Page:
RTLS or ‘Real-time Locating Systems’ is the term widely associated with Indoor Positioning. In simple term, RTLS can be defined as the ‘GPS of Indoor Positioning’. RTLS is usually deployed to locate and track objects or people within confined regions like hospitals, airports, shopping malls etc.
This article is intended to give you some valid arguments on why Ultra Wideband (UWB) technology is best suited for an RTLS application. So, you should read this article if you are thinking of installing a real-time location tracking system in your organization or you already have one which you are considering to replace with a more efficient one or even if you are just curious about the technology.
Not sure if you need a real-time location tracking system? This article should help you decide.
First thing first, let us first understand why GPS is not suitable for Indoor Positioning.
Why GPS is not an answer to Indoor Positioning?
GPS is our lifesaver. It’s one of those techniques which has long back has gained acceptance as a part and parcel of our lives. It undoubtedly comes handy for locating an unknown place, navigating our way through an unknown route. If you have used GPS multiple times, you must have faced situations where your GPS couldn’t differentiate between lanes which are a few meters apart. That’s because GPS accuracy is limited to 5 meters at the best possible scenario. This accuracy is further hindered by atmospheric conditions, obstacles etc.
This was just the horizontal accuracy, vertical is even worse. The probability of getting an accurate spatial coordinate with GPS is too low to consider using it in indoor positioning. GPS signals get further weaker inside a closed building.
GPS still is the best when it comes to outdoor positioning, but we must embrace the newer technologies for our indoor applications. These technologies are - RFID, Wifi, Bluetooth Low Energy, Zigbee and Ultra Wideband (UWB).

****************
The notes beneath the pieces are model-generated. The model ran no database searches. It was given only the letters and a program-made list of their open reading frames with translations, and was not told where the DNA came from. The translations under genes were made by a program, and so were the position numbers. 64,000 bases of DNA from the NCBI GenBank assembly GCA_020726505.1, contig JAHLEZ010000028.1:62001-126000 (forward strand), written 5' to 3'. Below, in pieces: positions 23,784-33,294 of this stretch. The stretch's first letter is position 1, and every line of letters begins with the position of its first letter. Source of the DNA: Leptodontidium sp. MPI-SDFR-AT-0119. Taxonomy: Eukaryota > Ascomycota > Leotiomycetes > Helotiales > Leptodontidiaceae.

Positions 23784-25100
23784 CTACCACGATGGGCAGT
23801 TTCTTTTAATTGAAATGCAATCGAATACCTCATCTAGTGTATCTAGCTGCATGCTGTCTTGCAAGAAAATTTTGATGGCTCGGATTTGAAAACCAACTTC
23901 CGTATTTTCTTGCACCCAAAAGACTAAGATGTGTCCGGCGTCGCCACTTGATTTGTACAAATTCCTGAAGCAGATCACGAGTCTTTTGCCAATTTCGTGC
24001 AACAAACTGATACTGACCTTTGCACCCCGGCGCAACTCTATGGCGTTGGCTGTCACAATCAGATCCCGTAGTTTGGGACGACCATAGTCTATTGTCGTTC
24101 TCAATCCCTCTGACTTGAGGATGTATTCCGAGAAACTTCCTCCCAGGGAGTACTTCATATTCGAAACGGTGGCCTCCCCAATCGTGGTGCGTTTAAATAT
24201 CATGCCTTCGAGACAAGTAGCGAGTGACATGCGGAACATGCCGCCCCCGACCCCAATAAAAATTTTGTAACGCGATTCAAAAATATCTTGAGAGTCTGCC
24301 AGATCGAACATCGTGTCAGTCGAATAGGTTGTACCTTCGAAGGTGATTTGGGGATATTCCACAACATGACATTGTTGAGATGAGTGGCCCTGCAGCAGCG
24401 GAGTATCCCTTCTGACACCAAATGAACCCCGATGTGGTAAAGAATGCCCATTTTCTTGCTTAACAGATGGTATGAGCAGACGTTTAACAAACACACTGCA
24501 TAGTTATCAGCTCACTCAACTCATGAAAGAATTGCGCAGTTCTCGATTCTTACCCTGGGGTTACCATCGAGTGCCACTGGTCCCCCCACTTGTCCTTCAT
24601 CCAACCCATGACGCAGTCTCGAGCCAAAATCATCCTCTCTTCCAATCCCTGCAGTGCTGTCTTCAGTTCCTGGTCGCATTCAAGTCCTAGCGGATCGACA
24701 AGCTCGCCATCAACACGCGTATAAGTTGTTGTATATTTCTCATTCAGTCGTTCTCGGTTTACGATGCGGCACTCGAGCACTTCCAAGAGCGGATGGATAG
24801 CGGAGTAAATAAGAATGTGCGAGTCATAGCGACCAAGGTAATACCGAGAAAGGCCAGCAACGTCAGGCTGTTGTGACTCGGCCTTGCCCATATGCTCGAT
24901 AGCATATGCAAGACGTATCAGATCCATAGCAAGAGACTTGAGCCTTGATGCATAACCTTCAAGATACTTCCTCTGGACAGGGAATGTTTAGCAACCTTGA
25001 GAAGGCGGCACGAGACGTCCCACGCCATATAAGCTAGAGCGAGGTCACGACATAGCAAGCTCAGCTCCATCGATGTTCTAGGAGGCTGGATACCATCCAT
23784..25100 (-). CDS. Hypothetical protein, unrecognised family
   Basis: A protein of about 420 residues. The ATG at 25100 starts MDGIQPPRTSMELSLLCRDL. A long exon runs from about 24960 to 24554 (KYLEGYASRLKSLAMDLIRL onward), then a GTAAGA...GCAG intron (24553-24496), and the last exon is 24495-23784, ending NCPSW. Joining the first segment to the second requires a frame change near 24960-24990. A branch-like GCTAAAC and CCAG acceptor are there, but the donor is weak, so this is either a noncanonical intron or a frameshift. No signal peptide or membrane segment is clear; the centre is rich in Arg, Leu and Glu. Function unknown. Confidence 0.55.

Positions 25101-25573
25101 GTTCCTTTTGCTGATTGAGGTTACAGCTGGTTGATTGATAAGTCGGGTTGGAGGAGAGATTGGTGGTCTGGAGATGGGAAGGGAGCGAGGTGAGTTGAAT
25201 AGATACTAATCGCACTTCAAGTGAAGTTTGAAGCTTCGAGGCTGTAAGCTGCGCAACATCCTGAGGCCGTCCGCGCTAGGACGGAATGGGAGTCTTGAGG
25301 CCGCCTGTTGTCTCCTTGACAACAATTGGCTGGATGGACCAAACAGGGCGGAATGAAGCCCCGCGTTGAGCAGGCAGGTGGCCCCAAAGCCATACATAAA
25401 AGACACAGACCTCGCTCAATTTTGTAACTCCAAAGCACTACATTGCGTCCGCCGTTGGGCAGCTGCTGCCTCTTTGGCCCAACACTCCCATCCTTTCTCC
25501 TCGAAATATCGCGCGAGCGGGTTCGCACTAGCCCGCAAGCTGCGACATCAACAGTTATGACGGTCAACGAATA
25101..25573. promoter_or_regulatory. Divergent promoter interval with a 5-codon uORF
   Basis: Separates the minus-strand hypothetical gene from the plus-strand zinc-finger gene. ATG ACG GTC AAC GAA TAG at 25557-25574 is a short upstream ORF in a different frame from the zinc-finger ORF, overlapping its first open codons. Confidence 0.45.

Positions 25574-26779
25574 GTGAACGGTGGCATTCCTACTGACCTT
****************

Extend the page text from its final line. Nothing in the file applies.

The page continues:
We are already familiar with Bluetooth, so why not use Bluetooth Low Energy? Here’s why not -
When and when not to use BLE/WiFi/Zigbee?
BLE has gained huge popularity since the introduction of iBeacon technology by Apple in 2013. When it comes to ‘proximity detection’, iBeacon serves well by sensing whether a device is within the range of the beacon or not. It can even tell whether an object is ‘close’ or ‘far’ by measuring the signal strength. But, the catch here is that a low signal strength wouldn’t always mean that an object is ‘far’, it can also mean that there’s some obstacle in the way.
Among all the available technologies, BLE is the least expensive one. It requires fewer devices and is energy efficient too. But, as good and easy to use it sounds, there are certain compromises you would have to make if you use BLE.
Its operating frequency is 2.4GHz, which is the most crowded band, thus, making it susceptible to interferences. In this regards, Zigbee and Wifi can also be ruled out, as they too operate at 2.4GHz.
Secondly, it uses RSSI (also used by Wifi and Zigbee) and Triangulation method for tracking and positioning. RSSI or ‘Received Signal Strength Indication’ doesn’t always give an accurate result as a result of path loss, fading and shadowing effect. Moreover, measurement of signal strength is also impacted by the relativity of the object.
Among BLE, Wifi and Zigbee, Wifi has the least accuracy of 5-10 meters and is a bit expensive compared to the other two. Moreover, it consumes significantly higher power than UWB.
Now, coming to the most important part. As has been mentioned earlier that, both Bluetooth and Wifi operates on the same frequency of 2.4GHz. And both utilize the technique of expanding a narrowband signal to a wideband signal, known as Spread Spectrum Signal Technology. It is needless to say that narrowband radio signals are highly prone to noise, multipath propagations etc.